100 years of life, 75 at Saint Marys
In 1938, a young Franciscan sister walked to the door of Mayo Clinic Hospital-Saint Marys. "And I was met at the door by Sister Fabian (Halloran), who was one of the five sisters who opened the hospital," Sister Antoine Murphy said Wednesday....
In 1938, a young Franciscan sister walked to the door of Mayo Clinic Hospital-Saint Marys.
"And I was met at the door by Sister Fabian (Halloran), who was one of the five sisters who opened the hospital," Sister Antoine Murphy said Wednesday. Halloran, small in stature, had eyes that "just exuded compassion."
Murphy, who's still at Saint Marys 75 years later, celebrated her 100th birthday Wednesday.
Halloran's empathy toward others rubbed off on Murphy, who asked the organizers of her birthday party to invite everyone she interacted with over the years at the hospital, from any department.
Franciscan sisters still living at the hospital joined her, as did sisters visiting for the afternoon from Assisi Heights, Mayo Clinic staff, volunteers and community members.
"We work really closely with the sisters, and they become like your family," said Saint Marys environmental-services provider Nadine Faupel after a short visit.
Joyce Gibbs, who got to know Murphy while working at the hospital gift shop, joked that somebody must have made a mistake.
"It's not possible for her to be 100," agreed Cecelia Lamb, a Saint Marys Auxiliary volunteer.
Murphy is one of the few people left who remember Dr. Will and Dr. Charlie Mayo.
When she was a young nursing student in 1938, the Mayo brothers, during their retirement, "had the habit of coming out to the hospital unexpectedly and just visiting with the doctors and nurses…they were very interested in what the doctors and nurses were doing," she said.
During one of her courses, she was in the lab with other students as they studied with petri dishes. A knock at the door was answered by the instructor "and it was Dr. Will and Dr. Charlie."
They spent time talking with each student. The Mayo brothers both passed away the following year, in 1939.
"I dearly love her," said Sister Tierney Trueman, incoming coordinator of the Mayo Clinic Values Council. "There's something about her gentle wisdom."
She may be gentle, but as nursing supervisor of the Joseph-7 orthopedic floor, Murphy ran a tight ship.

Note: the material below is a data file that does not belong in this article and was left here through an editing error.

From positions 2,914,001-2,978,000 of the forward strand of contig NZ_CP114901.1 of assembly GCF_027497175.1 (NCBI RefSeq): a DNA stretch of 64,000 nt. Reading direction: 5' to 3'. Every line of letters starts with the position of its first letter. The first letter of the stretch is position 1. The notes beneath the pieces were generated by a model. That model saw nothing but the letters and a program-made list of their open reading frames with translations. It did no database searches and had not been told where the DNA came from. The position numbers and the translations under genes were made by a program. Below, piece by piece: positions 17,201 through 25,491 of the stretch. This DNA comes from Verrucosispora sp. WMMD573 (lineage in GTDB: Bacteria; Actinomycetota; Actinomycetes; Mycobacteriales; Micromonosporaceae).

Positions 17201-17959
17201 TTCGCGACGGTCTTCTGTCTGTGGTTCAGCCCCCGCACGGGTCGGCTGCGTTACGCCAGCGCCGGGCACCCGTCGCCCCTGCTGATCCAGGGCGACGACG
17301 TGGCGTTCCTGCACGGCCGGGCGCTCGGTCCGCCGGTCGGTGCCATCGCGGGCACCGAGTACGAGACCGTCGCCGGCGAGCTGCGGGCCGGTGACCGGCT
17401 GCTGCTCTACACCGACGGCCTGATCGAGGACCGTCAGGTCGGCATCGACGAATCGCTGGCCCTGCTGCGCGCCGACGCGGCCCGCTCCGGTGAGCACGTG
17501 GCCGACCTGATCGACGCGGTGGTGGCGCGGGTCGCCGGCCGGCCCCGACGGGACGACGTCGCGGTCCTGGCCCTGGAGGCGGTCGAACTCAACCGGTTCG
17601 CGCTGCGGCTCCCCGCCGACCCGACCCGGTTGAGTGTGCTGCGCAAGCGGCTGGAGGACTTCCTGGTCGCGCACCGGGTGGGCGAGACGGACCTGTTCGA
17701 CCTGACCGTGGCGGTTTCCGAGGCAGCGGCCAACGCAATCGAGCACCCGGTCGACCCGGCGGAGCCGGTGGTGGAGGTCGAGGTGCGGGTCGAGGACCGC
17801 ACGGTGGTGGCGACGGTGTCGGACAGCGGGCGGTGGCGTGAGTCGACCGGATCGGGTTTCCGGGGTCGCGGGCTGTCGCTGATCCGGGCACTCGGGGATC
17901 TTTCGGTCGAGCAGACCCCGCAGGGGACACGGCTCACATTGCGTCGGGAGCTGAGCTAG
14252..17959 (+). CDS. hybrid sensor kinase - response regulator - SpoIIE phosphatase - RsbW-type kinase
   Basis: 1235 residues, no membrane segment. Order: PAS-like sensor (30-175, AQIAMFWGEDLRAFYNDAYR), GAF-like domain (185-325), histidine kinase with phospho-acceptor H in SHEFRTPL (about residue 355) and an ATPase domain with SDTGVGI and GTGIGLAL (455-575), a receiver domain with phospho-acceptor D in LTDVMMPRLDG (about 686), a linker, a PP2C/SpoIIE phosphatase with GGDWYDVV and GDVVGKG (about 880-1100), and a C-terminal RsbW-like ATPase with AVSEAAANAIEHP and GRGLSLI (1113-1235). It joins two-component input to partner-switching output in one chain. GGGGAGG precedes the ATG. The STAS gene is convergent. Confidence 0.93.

"She was my first supervisor," said nurse Margaret Beirne.
Murphy said nurses at the time watered plants in the patients' rooms, gave patients back rubs every four hours (every two hours post-op), used rubbing alcohol with the back rubs and then baby powder to prevent bedsores, placed a red goo called "scarlet red' over a wound and kept it sealed for a week to give the wound time to heal and brought patients a wash basin before lunch and dinner (in addition to daily showers) so patients could wash their hands and brush their teeth.
Murphy made sure patients got "superb care."
"Sister always made sure that we washed all the beds," Beirne said. "We had a bottle brush to wash every spring."
Gynecologist Dr. Mary Gallenberg said she got to know Murphy because of her love of animals.
"She's such a graceful, gentle person and our dogs know that," Gallenberg said. "And they love to be with her and giver her puppy smooches."
"All the doctors respected her so much," said nurse Eileen Thein.
The birthday party included a pecan pie (Murphy is not a fan of cake) topped with a candle for each decade of her life.
Custodial workers rushed in with fire extinguishers, saying they heard a cake with 100 candles was aflame, to lots of laughs.
Even Winona Diocese Bishop John Quinn stopped by.
"Pope Francis called me this morning…," he began, saying Murphy demonstrates the values Francis is emphasizing.
Quinn led a chorus of Happy Birthday — one of three during the celebration.
On the day of Murphy's birth (Jan. 15, 1914), those in attendance were told, Henry Ford inaugurated the Model T assembly line.
Murphy said she enjoyed "every minute" of the birthday gathering.